ANTENATAL BETAMETHASONE IN LATE PRETERM GESTATION LAMBS
LAKSHMINRUSIMHA, SATYANARAYANA Principal Investigator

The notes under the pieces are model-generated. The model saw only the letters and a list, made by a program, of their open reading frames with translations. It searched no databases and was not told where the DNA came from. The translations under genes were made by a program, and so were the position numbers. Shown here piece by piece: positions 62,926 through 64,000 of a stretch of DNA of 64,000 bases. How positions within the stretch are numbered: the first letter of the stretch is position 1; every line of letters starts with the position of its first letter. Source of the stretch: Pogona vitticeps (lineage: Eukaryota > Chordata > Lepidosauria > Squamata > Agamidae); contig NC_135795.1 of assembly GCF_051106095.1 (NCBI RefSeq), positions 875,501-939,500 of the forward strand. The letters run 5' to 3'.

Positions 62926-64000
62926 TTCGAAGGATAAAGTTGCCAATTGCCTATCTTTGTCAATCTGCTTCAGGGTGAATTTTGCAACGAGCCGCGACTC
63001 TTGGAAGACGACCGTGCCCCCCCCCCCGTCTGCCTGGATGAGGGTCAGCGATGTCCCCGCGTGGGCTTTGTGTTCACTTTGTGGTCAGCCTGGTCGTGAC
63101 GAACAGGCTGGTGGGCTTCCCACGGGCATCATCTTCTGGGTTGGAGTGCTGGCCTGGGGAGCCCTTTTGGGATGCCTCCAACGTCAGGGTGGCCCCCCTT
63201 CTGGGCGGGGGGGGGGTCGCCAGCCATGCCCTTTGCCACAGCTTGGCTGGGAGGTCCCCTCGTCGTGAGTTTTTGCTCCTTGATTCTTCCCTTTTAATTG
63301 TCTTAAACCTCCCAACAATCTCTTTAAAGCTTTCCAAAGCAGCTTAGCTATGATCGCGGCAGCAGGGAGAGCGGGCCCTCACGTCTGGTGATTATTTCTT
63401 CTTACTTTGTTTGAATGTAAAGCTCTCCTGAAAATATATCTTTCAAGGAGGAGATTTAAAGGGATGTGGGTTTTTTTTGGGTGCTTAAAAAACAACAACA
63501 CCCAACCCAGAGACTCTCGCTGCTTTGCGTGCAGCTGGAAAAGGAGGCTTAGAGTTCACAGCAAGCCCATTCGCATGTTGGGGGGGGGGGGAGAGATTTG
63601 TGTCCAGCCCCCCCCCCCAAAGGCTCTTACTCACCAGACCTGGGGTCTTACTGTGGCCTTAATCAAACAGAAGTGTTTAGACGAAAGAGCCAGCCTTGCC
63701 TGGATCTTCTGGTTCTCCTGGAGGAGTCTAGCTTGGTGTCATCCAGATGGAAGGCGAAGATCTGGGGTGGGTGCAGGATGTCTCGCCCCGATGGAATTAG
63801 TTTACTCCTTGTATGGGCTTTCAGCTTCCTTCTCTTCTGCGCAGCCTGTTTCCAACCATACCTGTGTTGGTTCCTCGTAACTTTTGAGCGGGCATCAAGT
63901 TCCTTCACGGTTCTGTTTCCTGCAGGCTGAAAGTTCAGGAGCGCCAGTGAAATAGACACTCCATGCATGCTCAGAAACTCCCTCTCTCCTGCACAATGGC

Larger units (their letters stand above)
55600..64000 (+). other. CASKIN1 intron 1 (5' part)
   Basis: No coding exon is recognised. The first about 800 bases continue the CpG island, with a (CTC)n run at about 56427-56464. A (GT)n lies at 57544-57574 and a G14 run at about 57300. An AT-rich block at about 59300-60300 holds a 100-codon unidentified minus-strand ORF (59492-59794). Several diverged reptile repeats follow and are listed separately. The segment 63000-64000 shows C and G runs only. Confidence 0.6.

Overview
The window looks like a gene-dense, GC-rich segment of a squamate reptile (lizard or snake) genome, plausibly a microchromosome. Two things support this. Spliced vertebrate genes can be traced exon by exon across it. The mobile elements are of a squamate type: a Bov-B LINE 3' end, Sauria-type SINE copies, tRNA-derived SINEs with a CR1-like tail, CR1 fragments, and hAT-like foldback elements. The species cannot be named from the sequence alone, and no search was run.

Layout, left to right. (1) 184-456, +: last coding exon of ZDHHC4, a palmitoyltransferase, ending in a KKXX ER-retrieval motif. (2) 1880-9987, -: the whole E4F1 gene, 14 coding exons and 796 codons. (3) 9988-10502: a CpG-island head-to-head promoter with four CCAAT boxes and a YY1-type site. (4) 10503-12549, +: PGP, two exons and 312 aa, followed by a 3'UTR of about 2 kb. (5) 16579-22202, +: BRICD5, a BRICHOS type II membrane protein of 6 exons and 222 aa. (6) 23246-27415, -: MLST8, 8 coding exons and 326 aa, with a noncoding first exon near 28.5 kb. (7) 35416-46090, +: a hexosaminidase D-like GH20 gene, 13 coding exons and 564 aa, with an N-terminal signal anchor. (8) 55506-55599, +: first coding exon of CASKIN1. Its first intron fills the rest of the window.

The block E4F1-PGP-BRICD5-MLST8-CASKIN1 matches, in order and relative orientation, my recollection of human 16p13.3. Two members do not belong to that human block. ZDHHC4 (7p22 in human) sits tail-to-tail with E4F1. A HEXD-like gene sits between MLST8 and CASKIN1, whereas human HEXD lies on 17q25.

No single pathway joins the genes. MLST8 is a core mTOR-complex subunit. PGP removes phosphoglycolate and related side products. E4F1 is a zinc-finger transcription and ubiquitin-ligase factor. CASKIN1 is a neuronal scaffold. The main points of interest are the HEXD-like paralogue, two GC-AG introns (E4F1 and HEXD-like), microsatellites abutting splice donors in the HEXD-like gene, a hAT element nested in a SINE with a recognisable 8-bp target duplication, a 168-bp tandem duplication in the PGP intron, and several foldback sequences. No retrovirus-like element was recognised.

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DESCRIPTION (provided by applicant): The incidence of late preterm births (defined as births at 34 0/7 to 36 6/7 wk gestation) have been steadily increasing over the past decade and account for the ~ 75% of all preterm births. Respiratory morbidity from disorders of transition including pulmonary hypertension (impaired pulmonary vasodilation), transient tachypnea of newborn (inadequate lung liquid clearance) and respiratory distress syndrome (inadequate surfactant production and release) affect late preterm infants at a higher rate than infants of more advanced gestational age. Practice guidelines of the American College of Obstetricians and Gynecologists (ACOG) recommend tocolysis and glucocorticoids to women in preterm labor up to 34 wk gestation. However, beyond 34 wk efforts are no longer directed at prolonging pregnancy or enhancing fetal maturity. Moreover, because of the inherent inaccuracy of pregnancy dating with margins of error up to 3 wk in the third trimester, inductions of labor and elective cesarean section performed at 'presumed term' might inadvertently contribute to the increasing incidence of late preterm birth. The Antenatal Steroids for Term Cesarean Section study reported that two doses of antenatal betamethasone significantly reduced respiratory morbidity in > 37 wk infants born by elective cesarean section. Administration of antenatal glucocorticoids to < 34 wk gestation mothers in preterm labor undoubtedly reduces a number of neonatal morbidities including respiratory distress and intraventricular hemorrhage. Given the promising results in infants > 37 wk in a single study, research evaluating the pulmonary physiological effects and benefits (or lack there of) of antenatal glucocorticoids for preterm labor between 34 and 36 6/7 wk is important. We propose to gain such insight by administering betamethasone to pregnant ewes prior to elective cesarean section. It may not be possible to prevent delivery for 48 h after initiation of an antenatal steroid course. Hence we plan to test two protocols: one dose of betamethasone administered 24 h prior to delivery and two doses administered 48 h and 24 h prior to delivery in this proposal. Late preterm lambs (134 d gestation, term ~ 145 d) delivered by elective cesarean section following two, one or no doses of antenatal betamethasone will either be sacrificed at birth (for evaluation of pulmonary vascular reactivity, lung liquid status, compliance and surfactant production and release) or instrumented for evaluation of pulmonary vascular resistance, oxygenation and ventilation for 6 h. We will study the changes in important mediators of pulmonary transition at birth such as nitric oxide, beta adrenergic agents, natriuretic peptides and prostaglandins secondary to antenatal glucocorticoid use. We hypothesize that antenatal administration of either one or two doses of betamethasone will enhance pulmonary vasodilation, lung liquid reabsorption and surfactant production in late preterm lambs delivered by cesarean section. These studies are likely to have an impact on the clinical protocol for use of antenatal steroids, changing current practice. PUBLIC HEALTH RELEVANCE: The number of births at 34 to 37 weeks of gestation, often referred to as late preterm births, delivered by cesarean section is rapidly increasing in North America. Treating late preterm pregnant mothers in labor with betamethasone (a steroid) may reduce the risk of respiratory complications and mortality in their infants. We intend to administer betamethasone to late preterm gestation ewes to study the benefit and mechanism of this treatment in fetal lambs delivered by cesarean section.